In the circle, I couldn’t share. For some reason I felt exposed all weekend long. Raw. Unravelled. I created a menu for two dinners for 30 people. Dishes I’d never cooked before. But ones I thought would would bring joy, connection and fun to mealtimes. And a cake to celebrate the Canadian lady of the moment, complete with maple buttercream. With me, what you see is what you get. Yet you might not guess the amount of thought that goes into everything. The care. And probably two months of planning. It’s partly my undoing. But it’s also where I soar. Teetering on the brink. Ok if I fall, but knowing that I can probably make it. What did I want to leave behind? The voice in my head. The constant negative self talk. The saddest story I know. And I don’t know how to do that. To leave it behind. It’s why I do hard things. Why I set myself challenges. To keep moving forward, despite the whisper that tells me I’m not worth it.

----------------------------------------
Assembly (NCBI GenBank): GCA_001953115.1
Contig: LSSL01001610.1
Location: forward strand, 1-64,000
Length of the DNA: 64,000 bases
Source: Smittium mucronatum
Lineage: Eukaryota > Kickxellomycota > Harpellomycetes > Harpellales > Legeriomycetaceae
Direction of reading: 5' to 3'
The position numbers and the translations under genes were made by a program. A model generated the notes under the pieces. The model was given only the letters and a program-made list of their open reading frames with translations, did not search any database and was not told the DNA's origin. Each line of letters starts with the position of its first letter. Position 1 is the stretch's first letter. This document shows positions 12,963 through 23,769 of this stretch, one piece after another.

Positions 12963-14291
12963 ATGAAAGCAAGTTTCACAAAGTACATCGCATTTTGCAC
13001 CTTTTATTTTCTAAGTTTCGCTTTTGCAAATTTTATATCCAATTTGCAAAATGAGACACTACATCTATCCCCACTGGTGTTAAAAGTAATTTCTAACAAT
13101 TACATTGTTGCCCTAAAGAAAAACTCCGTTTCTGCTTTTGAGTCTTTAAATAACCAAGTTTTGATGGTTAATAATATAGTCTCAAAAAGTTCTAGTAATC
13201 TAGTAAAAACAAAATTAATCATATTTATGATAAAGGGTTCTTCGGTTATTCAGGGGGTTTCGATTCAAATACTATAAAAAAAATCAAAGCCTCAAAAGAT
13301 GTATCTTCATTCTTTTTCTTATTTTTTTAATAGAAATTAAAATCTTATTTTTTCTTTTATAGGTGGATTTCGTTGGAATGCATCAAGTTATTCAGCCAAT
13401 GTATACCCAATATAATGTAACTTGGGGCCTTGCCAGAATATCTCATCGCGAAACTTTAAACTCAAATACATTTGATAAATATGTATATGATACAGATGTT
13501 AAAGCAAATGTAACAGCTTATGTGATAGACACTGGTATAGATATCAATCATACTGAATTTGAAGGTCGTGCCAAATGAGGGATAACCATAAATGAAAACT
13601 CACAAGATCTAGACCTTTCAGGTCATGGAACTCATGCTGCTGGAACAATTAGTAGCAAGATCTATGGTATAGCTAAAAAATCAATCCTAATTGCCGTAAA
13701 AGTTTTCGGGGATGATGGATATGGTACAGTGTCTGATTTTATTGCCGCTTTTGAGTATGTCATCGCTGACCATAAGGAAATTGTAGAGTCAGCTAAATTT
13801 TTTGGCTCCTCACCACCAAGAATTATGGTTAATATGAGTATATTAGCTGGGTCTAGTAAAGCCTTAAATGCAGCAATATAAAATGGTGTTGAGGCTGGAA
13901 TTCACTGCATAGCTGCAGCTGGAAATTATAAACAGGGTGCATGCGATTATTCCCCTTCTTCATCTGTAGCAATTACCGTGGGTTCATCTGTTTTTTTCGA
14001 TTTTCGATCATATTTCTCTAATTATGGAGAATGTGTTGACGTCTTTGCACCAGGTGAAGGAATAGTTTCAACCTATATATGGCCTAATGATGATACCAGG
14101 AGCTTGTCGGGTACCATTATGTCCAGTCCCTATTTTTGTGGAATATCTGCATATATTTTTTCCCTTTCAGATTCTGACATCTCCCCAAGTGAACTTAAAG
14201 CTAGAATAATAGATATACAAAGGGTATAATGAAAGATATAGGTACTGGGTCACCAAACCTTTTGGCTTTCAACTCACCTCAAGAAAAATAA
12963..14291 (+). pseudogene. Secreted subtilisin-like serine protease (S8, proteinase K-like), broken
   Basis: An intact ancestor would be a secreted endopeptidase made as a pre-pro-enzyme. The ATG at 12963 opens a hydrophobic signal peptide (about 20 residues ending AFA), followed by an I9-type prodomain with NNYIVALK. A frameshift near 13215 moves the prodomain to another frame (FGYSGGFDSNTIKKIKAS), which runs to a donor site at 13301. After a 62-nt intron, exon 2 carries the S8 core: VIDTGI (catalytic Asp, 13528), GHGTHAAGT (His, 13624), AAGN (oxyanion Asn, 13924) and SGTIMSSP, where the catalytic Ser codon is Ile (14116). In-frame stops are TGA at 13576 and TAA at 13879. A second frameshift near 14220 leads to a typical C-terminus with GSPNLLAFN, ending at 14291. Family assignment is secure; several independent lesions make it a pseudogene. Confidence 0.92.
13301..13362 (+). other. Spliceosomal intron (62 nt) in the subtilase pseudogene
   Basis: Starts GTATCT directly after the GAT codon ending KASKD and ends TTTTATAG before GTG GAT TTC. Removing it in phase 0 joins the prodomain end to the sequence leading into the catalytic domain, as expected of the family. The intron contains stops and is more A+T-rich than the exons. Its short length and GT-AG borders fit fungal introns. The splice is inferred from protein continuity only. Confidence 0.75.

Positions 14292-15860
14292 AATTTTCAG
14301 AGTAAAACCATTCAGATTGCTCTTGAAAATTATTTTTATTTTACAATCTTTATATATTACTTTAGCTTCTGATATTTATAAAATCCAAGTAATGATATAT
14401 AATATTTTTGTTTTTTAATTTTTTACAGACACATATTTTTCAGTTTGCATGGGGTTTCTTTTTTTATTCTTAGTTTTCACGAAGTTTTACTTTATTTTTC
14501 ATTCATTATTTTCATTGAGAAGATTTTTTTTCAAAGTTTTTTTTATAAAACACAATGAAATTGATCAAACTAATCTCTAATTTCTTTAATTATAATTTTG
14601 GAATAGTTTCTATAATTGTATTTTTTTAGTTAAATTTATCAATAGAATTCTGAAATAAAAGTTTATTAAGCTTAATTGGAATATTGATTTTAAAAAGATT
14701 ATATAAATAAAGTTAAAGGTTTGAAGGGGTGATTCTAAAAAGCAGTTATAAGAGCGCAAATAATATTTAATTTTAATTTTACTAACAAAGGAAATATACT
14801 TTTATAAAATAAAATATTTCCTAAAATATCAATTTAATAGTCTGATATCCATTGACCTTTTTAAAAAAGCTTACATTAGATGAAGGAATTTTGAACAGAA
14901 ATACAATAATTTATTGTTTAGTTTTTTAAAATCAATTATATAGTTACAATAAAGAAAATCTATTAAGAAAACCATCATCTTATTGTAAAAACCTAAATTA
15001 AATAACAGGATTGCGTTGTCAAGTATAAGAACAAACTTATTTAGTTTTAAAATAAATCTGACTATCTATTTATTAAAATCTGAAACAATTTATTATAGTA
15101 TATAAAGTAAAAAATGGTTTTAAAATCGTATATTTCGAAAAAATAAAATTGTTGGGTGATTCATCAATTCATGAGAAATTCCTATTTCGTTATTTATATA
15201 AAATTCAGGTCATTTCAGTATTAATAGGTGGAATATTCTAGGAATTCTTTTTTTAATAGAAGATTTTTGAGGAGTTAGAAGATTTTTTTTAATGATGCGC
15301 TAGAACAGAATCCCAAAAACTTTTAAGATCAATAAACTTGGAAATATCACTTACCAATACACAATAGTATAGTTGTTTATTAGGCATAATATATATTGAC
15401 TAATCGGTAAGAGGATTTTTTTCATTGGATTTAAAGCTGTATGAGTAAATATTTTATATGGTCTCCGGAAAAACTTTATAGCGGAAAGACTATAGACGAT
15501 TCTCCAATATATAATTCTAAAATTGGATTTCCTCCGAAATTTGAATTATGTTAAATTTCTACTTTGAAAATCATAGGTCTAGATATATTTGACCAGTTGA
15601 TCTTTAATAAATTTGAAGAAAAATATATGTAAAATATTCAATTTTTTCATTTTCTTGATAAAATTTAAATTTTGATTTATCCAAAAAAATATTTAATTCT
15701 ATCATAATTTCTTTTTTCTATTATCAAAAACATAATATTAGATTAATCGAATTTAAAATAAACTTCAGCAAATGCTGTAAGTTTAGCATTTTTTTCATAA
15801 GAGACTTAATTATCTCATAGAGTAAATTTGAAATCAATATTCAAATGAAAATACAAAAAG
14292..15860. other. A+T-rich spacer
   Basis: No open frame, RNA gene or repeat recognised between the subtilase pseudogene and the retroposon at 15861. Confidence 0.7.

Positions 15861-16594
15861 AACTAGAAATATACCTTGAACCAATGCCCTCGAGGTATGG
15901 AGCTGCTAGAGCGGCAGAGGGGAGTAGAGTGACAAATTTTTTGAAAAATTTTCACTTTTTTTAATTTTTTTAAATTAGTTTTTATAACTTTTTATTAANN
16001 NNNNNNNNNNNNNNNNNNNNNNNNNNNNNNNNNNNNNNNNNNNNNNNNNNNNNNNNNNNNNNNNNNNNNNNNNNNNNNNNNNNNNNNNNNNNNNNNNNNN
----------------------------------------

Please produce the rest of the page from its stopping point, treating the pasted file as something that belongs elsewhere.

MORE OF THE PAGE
I may not have left that voice behind, but through writing I am always more able to share my feelings. With the aim of touching others. Making the ugly beautiful. Making it common. And that circle of women is everything. They are the support. The glue. The voice of reason. They’re also the challenge. The inspiration. And the awe.
“How might your life have been different if there had been a place for you, a place for you to go to be with your mother, with your sisters, and the aunts, with your grandmothers, and the great and the great great grandmothers, a place of women to go, to be, to return to, as women? How might your life have been different?” Circles of stones Judith Duerk